OTHER NEWS 23 Feb 2016
Saudi Arabia’s foreign reserves can cover deficits on a temporary basis but electricity sector reform is needed
Insight piece by Pöyry Management Consulting provides an in-depth analysis of the possible areas for reform in the Kingdom of Saudi Arabia’s electricity sector.
23 FEBRUARY 2016: The new point of view “A country in transformation: three areas to reform the electricity sector of Saudi Arabia” by Pöyry Management Consulting details how the Kingdom of Saudi Arabia should approach the structural reform away from oil announced in its 2016 budget.
In Saudi Arabia, oil sales represent over 70% of the government’s revenue however oil prices (per barrel) fell from $ 115 in 2014 to $ 30 in January 2016. This dramatic fall has resulted in a budget deficit of SR326 Billion in 2015 and in its 2016 budget the Kingdom of Saudi Arabia announced its intention to implement structural reform and reduce dependence on oil. Pöyry Management Consulting recommends looking at actions to reduce electricity growth, development of renewable capacity and institutional reform to instigate long-term significant benefits.
As the government has used oil revenues to provide citizens with electricity and water at low price levels, peak demand has grown rapidly. Oil consumption within the country has doubled since 2000 to 37 barrels per capita annually which is reducing the amount of oil that can be exported now and in the future. In December 2015, tariff increases were announced however Pöyry believe these changes alone will have limited impact on electricity demand growth and suggest the key criteria for comprehensive tariff reform.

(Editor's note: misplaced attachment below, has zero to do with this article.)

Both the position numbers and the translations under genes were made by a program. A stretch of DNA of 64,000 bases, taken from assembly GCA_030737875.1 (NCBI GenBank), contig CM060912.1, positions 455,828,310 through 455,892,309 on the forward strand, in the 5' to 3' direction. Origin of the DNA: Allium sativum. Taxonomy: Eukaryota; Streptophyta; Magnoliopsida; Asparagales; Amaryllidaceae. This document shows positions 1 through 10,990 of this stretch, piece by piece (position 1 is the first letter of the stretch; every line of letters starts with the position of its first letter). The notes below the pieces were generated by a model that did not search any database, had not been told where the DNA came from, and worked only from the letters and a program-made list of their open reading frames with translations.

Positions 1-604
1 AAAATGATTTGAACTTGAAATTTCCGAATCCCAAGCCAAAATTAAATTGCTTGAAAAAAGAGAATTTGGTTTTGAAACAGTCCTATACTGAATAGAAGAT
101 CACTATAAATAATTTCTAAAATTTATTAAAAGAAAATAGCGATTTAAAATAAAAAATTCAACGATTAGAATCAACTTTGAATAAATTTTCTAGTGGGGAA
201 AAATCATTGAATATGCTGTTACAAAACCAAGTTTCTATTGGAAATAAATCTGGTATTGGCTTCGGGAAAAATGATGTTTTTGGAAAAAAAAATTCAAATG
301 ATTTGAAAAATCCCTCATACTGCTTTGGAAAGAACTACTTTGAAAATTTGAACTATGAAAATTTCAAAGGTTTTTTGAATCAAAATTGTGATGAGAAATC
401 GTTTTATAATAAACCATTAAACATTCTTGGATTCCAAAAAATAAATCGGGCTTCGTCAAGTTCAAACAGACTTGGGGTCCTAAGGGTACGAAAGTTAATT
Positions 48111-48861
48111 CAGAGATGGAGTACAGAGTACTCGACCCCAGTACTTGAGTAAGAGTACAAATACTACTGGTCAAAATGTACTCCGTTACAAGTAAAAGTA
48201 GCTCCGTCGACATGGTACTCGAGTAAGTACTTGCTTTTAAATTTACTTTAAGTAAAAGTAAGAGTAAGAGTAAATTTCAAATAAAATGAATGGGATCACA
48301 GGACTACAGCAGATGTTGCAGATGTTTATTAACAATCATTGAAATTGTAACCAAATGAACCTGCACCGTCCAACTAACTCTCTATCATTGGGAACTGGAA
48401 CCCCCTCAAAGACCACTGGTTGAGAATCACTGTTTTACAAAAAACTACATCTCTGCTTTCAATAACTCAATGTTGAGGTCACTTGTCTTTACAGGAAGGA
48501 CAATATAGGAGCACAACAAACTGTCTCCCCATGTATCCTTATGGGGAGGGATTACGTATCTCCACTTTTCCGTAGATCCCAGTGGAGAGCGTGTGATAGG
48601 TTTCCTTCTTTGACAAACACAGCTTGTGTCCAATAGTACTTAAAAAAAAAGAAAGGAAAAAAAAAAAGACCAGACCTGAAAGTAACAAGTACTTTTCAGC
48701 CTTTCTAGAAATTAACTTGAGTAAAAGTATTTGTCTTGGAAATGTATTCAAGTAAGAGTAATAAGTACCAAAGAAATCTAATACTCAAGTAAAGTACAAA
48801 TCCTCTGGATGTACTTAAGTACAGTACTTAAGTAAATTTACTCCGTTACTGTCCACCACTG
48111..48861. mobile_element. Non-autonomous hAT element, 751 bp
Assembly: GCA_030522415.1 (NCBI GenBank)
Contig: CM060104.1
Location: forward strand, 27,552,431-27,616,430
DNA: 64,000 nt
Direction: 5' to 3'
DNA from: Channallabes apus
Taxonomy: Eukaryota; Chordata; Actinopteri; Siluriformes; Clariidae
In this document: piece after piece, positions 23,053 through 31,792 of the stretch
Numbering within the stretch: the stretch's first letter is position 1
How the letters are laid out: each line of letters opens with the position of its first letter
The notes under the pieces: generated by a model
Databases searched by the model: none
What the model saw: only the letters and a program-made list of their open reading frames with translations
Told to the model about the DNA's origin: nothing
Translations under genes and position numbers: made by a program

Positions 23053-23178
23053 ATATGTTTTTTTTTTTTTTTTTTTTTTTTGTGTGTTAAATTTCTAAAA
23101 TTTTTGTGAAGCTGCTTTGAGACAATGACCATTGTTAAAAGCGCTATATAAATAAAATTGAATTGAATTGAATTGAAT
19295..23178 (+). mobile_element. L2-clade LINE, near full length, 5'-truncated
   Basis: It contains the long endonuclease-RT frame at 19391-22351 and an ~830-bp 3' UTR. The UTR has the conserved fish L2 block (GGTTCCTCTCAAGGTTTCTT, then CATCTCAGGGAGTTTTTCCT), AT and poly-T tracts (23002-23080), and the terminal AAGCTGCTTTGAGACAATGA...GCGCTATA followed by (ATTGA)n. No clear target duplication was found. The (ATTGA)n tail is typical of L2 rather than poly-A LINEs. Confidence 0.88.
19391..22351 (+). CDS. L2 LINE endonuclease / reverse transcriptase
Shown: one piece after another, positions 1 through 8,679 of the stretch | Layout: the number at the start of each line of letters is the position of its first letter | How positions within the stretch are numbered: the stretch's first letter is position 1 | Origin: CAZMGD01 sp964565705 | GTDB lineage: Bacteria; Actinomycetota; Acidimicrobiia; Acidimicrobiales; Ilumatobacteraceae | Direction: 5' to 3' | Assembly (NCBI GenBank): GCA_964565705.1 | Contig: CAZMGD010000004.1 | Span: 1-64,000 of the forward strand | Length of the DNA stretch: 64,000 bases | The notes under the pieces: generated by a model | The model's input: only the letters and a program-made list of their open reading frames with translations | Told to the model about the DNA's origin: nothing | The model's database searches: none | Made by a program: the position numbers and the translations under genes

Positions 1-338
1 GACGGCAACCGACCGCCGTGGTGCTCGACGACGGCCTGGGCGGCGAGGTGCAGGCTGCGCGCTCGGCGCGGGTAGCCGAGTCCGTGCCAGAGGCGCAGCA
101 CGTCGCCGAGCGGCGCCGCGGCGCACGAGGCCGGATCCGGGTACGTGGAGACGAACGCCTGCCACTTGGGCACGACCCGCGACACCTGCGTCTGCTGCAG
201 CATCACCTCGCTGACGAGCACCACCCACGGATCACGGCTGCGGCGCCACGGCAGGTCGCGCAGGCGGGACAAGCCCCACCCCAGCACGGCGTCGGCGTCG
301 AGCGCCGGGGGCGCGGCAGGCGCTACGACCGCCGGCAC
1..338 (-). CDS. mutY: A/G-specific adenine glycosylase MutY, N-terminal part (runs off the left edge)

In the insight piece, Brendan Cronin, Head of Management Consulting Middle East at Pöyry states that, “separately from tariff reform, an industrial demand-side response programme should be developed. There is roughly 5GW of generation capacity in the Kingdom that runs less than 100 hours per year. Flattening the load shape by getting industrial consumers to reduce their demand during these hours could avoid the need for this capacity and save significant costs.”
Pöyry also highlights that Saudi Arabia should focus their efforts on the development of renewable capacity. The cost of solar PV has fallen by 75% over the past five years and it is likely that long-term contract prices in the Gulf Cooperation council will fall to $50/MWh in 2016, from the current level of $60 MWh. Pöyry adds that initial additions of solar PV would displace oil-fired generation, which even at the current oil price, has an economic cost significantly more than this. A target of at least 15% renewable electricity by 2025 should be aggressively pursued.
The third and final area that Pöyry Management Consulting advises the Saudi government to focus on would be institutional reform as the structure of the electricity sector needs to evolve. One of the barriers to reform in the Kingdom is the perceived overlap between responsibilities and activities in the sector. Cronin notes that one example of this is the present confusion amongst developers as to who will be responsible for different elements of the renewable deployment programme with KA-CARE, SEC and Saudi Aramco all taking overlapping roles.
There are ongoing discussion on the privatization of SEC and other organisations. While this would raise considerable revenue for the Kingdom in the short term, the longer –term goal should be to promote efficiency and improve investment decisions. In the long-term, there would be significant benefits in creating a wholesale spot market for electricity. This would allow increased cross-border trading of electricity which would be mutually beneficial for the Kingdom and other GCC countries.
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